May 19, 2016:
Top Democratic state lawmakers hold a press conference to say they'll push to establish a water quality standard for hexavalent chromium
, likely at 0.07 parts per billion, in an amendment to the state budget. It would be the strictest standard in the country – much lower than the 10 parts per billion limit in California, the only state that regulates the contaminant.
May 31, 2016:
Two weeks after the state's health director said he'd contact well owners with high levels of hexavalent chromium to provide new guidance declaring their water unsafe – and almost two months after WRAL News alerted DHHS to the oversight – the agency has yet to call a single well owner
June 1, 2016:
State health officials tell several Salisbury homeowners near Duke's coal ash basins with hexavalent chromium concentrations above 10 parts per billion that their water is unsafe to drink
, the second time officials have reversed their safety guidance for some private well owners.
July 14, 2016:
Gov. Pat McCrory signs into law the Drinking Water Protection/Coal Ash Cleanup Act
, which among other things requires that Duke pay to extend public drinking water lines to homeowners near coal ash ponds or provide them with advanced filtration systems.
Aug. 2, 2016:
A partial release of a deposition in a related coal ash lawsuit reveals that DHHS toxicologist Dr. Ken Rudo told lawyers in a sworn statement that he was summoned to a meeting with McCrory's staff in March 2015
about the language of the letters sent to well owners near coal ash ponds. Rudo said McCrory had participated in the meeting by phone. He also said in his statement that the state health director and state environmental regulators misled well owners about the safety risk when they rescinded do-not-drink letters in March.
Aug. 9, 2016:
An open letter issued by DEQ and DHHS
accuses Rudo of inconsistent scientific conclusions and "unprofessional" conduct in sworn statements he made about potentially toxic compounds in drinking water.
Rudo responded by saying the statement was "demonstrably inaccurate" and said any fear and confusion among residents was the result of agency officials overriding scientific consensus.
Aug. 16, 2016:
DEQ Secretary Donald van der Vaart tells WRAL News
his agency never took issue with the 0.07 parts per billion standard for hexavalent chromium, just the way the risk was communicated to the public. Van der Vaart said he believed the EPA standard for total chromium of 100 parts per billion, established before scientists new the cancer risk from the hexavalent form of the contaminant, provides adequate protection for drinking water.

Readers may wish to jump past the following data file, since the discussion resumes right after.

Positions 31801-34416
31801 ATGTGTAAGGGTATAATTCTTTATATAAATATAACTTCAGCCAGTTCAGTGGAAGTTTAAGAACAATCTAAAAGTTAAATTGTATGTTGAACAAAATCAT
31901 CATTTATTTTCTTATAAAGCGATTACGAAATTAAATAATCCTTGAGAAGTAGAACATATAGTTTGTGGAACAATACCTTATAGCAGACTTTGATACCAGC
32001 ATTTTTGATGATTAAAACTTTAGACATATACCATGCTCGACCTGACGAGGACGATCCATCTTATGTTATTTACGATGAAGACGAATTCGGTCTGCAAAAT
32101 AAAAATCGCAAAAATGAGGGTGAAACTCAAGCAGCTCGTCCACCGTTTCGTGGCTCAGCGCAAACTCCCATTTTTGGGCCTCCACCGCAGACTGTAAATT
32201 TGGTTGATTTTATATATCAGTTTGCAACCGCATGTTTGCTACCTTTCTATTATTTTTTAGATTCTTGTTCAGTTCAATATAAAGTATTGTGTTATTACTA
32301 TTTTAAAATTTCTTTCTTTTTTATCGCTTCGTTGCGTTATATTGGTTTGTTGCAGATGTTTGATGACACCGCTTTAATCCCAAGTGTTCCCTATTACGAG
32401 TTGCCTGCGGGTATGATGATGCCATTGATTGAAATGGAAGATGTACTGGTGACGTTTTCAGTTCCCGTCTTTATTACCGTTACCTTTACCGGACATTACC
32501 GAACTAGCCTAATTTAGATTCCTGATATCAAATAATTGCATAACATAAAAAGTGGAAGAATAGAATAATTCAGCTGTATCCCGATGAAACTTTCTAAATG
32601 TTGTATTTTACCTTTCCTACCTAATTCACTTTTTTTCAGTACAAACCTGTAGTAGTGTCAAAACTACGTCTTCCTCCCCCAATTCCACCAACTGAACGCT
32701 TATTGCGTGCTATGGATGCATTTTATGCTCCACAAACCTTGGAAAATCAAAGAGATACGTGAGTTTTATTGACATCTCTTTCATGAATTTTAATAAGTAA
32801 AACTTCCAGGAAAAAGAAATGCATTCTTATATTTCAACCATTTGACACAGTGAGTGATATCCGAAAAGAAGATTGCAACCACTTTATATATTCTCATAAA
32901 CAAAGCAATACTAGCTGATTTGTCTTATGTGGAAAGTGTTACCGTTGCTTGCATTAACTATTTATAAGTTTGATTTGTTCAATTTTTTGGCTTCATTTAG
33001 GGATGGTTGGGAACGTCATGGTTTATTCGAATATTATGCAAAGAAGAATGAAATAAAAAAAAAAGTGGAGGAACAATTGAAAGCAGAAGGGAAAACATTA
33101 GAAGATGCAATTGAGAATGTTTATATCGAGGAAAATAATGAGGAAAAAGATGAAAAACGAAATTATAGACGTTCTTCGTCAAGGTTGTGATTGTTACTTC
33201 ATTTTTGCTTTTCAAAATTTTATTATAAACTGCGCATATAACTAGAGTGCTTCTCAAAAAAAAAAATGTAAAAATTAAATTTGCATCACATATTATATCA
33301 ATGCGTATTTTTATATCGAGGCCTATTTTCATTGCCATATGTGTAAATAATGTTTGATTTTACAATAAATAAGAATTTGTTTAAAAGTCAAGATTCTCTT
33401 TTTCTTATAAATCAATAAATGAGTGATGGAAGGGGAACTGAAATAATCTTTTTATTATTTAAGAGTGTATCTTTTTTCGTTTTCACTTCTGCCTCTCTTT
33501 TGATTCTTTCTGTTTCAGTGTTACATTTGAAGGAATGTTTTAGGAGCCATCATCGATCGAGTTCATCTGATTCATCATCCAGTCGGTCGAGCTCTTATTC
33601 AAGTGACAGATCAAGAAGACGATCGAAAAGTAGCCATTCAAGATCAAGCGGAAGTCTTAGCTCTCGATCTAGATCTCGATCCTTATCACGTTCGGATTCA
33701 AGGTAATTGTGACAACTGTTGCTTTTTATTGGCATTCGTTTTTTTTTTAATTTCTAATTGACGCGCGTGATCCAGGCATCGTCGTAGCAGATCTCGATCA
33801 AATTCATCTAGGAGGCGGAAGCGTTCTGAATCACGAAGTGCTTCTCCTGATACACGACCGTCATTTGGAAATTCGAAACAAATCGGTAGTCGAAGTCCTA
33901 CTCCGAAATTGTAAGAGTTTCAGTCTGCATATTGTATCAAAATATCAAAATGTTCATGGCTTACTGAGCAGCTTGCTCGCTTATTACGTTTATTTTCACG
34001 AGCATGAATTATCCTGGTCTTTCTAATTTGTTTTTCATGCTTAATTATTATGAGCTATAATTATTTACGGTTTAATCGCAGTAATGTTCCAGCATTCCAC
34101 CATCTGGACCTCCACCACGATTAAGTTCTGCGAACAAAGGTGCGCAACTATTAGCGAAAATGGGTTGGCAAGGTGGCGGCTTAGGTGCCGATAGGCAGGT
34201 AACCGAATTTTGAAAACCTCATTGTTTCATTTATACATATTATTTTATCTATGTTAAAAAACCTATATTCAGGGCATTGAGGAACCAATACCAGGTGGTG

- $5,000 per property "to support the transition to a new water supply."
- Cash payment to cover the difference between the sale price and fair market value of a property if a homeowner sells by Oct. 19, 2019.
- Cash stipend, valued at $8,000 to $22,000 per property, to cover 25 years of water bills for homeowners who move to a public water supply.
- Coverage of installation and maintenance of water treatment for homeowners who opt for filtration systems. Installation is valued at $10,000 to $15,000, with annual costs of $1,000 to $3,000.
The utility says these costs will be paid for by shareholders, not customers. It must also pay to run water lines to most homeowners from public water sources, per state law.
Feb. 1, 2017: DHHS toxicologist Dr. Ken Rudo retires from DHHS after an almost 30-year career.
April 2017: Some residents near coal ash ponds have been using bottled water to drink, bathe and cook for more than two years.
May 5, 2017:
A court in California strikes down the state's 10 parts per billion limit for hexavalent chromium
after an industry and taxpayer group successfully argues that it will be "massively expensive" for public water supplies to comply with the standard. The court orders state regulators to come up with a new standard higher than 10 parts per billion but still "as close as economically feasible" to the 0.02 parts per billion public health goal.
July 7, 2017: DEQ publicly announces requirements for the filtering systems Duke must pay to install in the homes of people near coal ash ponds who aren't receiving hookups to public water supplies. The standards set threshold for hexavalent chromium at 10 parts per billion, despite advice from DHHS scientists earlier in the year.
Late 2017: DEQ officials expect their newly constituted Science Advisory Board to produce consensus standards for limits on hexavalent chromium, specifically for private well owners near coal ash ponds. This may result in altered standards for the filter systems Duke is required to install.
October: Deadline for Duke Energy to provide alternative water sources for homeowners near its coal ash ponds across the state, per state law.
Editor's note: In September 2015, the Department of Environment and Natural Resources was renamed the Department of Environmental Quality under a legislative reorganization plan. For clarity, the agency is called the Department of Environmental Quality, or DEQ, consistency throughout this timeline.